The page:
My Opinion
It started strongly, there was a little part in the middle where I felt it was time to get on with something, and the ending was crazy but I kept thinking about it; the book didn't feel over to me.

There was lots of flipping between dates but it really captured the feeling of the times.  Maddie frustrated me a little because I had figured something out about another character pretty early on and was waiting for her to catch up but overall, the characters were very compelling and there were plenty of surprises to keep the pages turning.

A Few Quotes from the Book
"And so, because of my husband's war with his father and their insane obsession with a mythical monster, we'd crossed the Atlantic at the very same time a real madman, a real monster, was attempting to take over the world for his own reasons of ego and pride.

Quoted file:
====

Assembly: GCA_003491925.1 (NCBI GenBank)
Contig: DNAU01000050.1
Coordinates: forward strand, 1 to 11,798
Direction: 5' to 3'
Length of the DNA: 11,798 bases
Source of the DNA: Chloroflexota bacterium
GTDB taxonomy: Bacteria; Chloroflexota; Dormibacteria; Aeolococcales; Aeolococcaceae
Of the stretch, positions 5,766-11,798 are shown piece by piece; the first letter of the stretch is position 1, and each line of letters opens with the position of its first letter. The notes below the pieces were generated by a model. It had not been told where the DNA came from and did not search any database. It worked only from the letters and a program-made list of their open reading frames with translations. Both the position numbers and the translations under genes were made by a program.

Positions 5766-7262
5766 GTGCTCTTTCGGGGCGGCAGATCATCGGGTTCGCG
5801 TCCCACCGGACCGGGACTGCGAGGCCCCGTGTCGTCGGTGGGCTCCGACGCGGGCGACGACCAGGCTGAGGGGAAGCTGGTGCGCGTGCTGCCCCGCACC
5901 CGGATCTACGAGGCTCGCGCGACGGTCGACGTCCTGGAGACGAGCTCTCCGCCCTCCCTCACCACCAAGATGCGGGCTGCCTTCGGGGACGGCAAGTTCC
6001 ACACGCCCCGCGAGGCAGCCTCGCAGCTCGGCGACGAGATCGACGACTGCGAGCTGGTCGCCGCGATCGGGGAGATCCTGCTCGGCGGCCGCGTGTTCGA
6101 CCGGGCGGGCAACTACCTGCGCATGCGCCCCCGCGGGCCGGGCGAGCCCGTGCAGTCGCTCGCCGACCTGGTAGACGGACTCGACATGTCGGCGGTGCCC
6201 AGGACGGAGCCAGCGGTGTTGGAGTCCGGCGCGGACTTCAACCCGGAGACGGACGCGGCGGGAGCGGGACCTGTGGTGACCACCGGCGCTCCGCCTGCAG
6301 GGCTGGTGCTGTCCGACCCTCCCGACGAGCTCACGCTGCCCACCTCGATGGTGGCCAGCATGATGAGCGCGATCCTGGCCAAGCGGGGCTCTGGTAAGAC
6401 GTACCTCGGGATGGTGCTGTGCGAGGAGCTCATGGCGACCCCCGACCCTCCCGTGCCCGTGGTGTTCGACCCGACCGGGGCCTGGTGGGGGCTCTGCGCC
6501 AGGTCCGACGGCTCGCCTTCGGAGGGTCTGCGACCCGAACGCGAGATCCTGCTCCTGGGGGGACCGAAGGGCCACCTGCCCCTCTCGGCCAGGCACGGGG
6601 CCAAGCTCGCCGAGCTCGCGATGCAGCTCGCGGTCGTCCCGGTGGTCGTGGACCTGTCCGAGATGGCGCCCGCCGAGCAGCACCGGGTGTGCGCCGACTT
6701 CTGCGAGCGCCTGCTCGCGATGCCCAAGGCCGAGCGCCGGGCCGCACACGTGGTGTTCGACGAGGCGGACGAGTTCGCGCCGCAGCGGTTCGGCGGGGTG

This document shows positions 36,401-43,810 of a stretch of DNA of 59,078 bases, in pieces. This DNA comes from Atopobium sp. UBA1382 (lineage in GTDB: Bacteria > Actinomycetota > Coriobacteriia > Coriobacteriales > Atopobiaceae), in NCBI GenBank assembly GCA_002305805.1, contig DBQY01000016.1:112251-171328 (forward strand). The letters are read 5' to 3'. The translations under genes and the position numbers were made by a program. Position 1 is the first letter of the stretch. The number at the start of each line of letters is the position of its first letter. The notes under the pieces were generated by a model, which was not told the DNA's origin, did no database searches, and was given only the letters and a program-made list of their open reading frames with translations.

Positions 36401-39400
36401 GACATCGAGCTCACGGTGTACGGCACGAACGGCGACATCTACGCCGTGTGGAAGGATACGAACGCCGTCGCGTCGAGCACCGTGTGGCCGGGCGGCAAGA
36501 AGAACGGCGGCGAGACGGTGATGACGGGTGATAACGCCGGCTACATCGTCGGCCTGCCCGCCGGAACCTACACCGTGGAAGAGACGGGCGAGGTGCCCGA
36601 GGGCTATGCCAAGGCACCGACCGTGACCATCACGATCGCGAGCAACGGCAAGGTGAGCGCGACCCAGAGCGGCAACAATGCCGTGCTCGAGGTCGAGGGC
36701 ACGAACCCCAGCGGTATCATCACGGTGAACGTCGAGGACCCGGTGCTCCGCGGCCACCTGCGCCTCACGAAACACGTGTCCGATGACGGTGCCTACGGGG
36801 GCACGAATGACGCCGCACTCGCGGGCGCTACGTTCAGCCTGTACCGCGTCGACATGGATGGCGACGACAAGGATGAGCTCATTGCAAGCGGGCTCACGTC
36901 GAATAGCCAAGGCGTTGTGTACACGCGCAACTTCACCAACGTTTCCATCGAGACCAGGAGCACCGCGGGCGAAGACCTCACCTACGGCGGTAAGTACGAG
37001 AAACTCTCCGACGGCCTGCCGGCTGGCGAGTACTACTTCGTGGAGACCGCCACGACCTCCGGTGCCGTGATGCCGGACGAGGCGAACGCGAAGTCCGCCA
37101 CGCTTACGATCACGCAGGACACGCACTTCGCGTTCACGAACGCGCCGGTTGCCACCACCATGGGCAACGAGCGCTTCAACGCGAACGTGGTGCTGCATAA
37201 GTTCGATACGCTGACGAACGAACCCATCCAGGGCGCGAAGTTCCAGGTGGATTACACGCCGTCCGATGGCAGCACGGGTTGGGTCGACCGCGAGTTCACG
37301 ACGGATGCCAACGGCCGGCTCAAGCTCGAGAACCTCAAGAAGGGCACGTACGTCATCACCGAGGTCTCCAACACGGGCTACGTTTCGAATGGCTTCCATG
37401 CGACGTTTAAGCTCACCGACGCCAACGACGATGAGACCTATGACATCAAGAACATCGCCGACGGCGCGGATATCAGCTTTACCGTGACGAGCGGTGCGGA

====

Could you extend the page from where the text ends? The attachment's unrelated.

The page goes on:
I would have given anything to go back two weeks, to the beginning of the New Year's party, and script the whole thing differently."

"Mass killings were described right next to information about laxatives [in the newspaper]. Cities were bombed, men slaughtered each other in knee-deep mud, civilians were blown to pieces from stepping on mines, but horses still spooked, people still went to the cinema, and women still worried about their schoolgirl complexions. I couldn't decide if this made me understand the world better or meant I'd never fathom it at all."

Monday, June 15, 2015

This Book is Overdue!

Book 15 of my 2015 Reading Challenge
read from Feb. 3 - 25

This Book is Overdue! How Librarians and Cybrarians Can Save Us All 
by Marilyn Johnson

Summary (via Goodreads)
Buried in info? Cross-eyed over technology? From the bottom of a pile of papers and discs, books, e-books, and scattered thumb drives comes a cry of hope: Make way for the librarians! They want to help. They're not selling a thing. And librarians know best how to beat a path through the googolplex sources of information available to us, writes Marilyn Johnson, whose previous book, The Dead Beat, breathed merry life into the obituary-writing profession.